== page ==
Accompanying a child with Trisomy 21
When preparing to welcome a child with special needs in your daycare, it is of utmost importance that you know the deficiency, illness, or handicap which affects the child. To help you, I will share my research on children with Trisomy 21 with you. This document is a tool which may be used to ease the integration of children with Trisomy 21 in daily daycare life. It is not an intensive theoretical lesson on the matter. However, to make is easier to understand I will approach the cause and consequences of Trisomy 21 in general before discussing a more practical aspect.
A little theory...
Trisomy 21 is also known as Down syndrome. This name comes from the fact that one of the first doctors to have identified the symptoms related to the disease was called Dr. Langdon Down. Trisomy is caused by a genetic problem which occurs during conception. Of course, genetics is a very important and complex field so, without going into details, I will share a few facts which allow for a better understanding of the existence of Trisomy 21.
During conception, our parents transmit 46 chromosomes to us. These chromosomes make up our genetic baggage. They associate together to form 23 pairs which will, in a way, create us and decide, among other things, the colour of our eyes and hair. Sometimes, difficulties arise and an extra chromosome joins the 21st pair. Consequently, the child becomes trisomic. The number 21 accompanies the term trisomy because the anomaly occurs with the 21st pair of chromosomes. Other types of trisomy exist due to an extra chromosome joining other pairs (Trisomy 18, for example). These other types of trisomy usually provoke the death of the fetus before it reaches full-term.
Symptoms associated to Trisomy which are frequently observed in children are intellectual delays, weak muscle tone, and language delays which are particularly due to the morphology of their face, mouth, tongue, and dentition.
Trisomy 21 is frequently accompanied by cardiac and digestive problems as well as other dysfunctions. Specialized care and particular precautions are required.
The integration of a special needs child can offer several advantages for everyone involved in the process. However, the integration must be well-prepared. Preschool-aged children with Trisomy 21 are hardly aware of their differences. For this reason, they usually fit right in with the rest of the group.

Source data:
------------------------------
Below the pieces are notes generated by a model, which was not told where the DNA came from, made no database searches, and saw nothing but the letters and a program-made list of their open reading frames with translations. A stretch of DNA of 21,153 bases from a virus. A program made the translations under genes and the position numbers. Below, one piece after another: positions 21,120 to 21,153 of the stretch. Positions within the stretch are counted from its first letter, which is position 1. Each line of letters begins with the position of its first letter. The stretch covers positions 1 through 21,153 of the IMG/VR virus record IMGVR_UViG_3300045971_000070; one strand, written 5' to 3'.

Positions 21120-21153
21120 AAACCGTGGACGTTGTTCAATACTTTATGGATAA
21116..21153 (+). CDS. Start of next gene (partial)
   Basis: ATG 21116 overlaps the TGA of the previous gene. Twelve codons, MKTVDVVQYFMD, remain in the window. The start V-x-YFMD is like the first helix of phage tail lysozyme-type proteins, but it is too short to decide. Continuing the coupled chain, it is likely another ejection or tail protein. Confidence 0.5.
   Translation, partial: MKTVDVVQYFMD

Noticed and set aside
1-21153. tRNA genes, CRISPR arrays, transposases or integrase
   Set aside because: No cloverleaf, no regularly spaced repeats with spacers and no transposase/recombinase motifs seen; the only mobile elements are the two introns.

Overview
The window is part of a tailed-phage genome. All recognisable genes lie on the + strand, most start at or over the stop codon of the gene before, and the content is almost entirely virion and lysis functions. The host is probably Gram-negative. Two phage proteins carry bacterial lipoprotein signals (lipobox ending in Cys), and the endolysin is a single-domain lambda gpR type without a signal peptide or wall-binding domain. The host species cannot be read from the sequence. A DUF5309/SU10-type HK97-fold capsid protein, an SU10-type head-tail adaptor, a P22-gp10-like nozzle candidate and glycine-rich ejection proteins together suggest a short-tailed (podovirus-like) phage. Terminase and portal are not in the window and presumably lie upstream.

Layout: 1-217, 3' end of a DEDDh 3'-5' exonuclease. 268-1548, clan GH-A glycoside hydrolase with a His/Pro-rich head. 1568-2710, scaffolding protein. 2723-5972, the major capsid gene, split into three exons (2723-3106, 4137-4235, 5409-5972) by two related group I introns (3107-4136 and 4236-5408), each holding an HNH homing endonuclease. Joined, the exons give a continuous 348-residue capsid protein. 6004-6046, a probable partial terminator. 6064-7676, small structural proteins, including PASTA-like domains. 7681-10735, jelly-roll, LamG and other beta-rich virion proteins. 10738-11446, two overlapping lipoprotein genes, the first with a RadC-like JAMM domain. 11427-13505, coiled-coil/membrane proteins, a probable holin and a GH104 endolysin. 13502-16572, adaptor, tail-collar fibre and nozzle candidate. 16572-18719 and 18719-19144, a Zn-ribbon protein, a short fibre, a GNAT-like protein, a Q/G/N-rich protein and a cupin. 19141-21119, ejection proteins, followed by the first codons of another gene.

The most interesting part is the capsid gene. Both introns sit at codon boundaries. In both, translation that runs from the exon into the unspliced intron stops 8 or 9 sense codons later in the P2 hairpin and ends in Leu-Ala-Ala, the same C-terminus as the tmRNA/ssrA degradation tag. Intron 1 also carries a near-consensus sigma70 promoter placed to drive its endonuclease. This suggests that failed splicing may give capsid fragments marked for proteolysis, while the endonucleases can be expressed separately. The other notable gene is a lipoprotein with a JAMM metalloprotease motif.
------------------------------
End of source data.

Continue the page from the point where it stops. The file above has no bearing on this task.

It is highly recommended that you prepare your group a few days before the arrival of the child with Down syndrome. You may, for example, show them a photograph of the child, and inform them of his interests and what he likes. Reading a few children's books on the subject can be a good way of introducing the topic. Glue a few pictures of children with Trisomy 21 going about their daily activities in the daycare.
Normally, children with Trisomy 21 are under the care of a rehabilitation centre. It is very important that your work in collaboration with the centre's personnel, the child's parents, and your local CLSC. They can all be helpful. Do not hesitate to ask them for information regarding the child's particularities and Trisomy 21 in general. As long as the child attends your daycare, inform them of any changes or interrogations you may have. Collaboration is essential to ensure the child's integration unfolds as planned.
The practical side...
Trisomic children have several common physical features. Other than these resemblances, they are all unique. They all have different needs, personalities, characters, likes, and dislikes. The descriptions and suggestions mentioned in this document refer to general characteristics frequently observed in trisomic children. Consideration of each child's particularities is strongly recommended when using the interventions.
The intervention method you must favour is almost identical to the one you already use on a daily basis with your group. As for all children, you must respect their rhythm and identify their needs and interests after careful observation. Because of developmental delays due to Trisomy 21, the child may require additional support and stimulation. However, overstimulation may be a trap. As in everything else, moderation is best!
Rethink the layout of your furniture and toys to respect any particular needs parents may have mentioned. For the child to feel safe, he must be able to easily recognize his surroundings.
Play areas and toy bins must be well-identified. Use illustrations. It is easier for children with Trisomy 21 to associate an object to an illustration which is very close to reality. You may choose to photograph the toys each bin contains.
A view of the entire daycare must be possible. The child must be able to see you when he is playing and locate you easily. Your daycare must contain wide open spaces which allow the child to move about comfortably since sudden, involuntary movements are frequent. Hypertonia is a common symptom in children with Trisomy 21. Consequently, a chair which is specially suited for the child must be accessible since his attention level can be considerably reduced if he is not seated properly.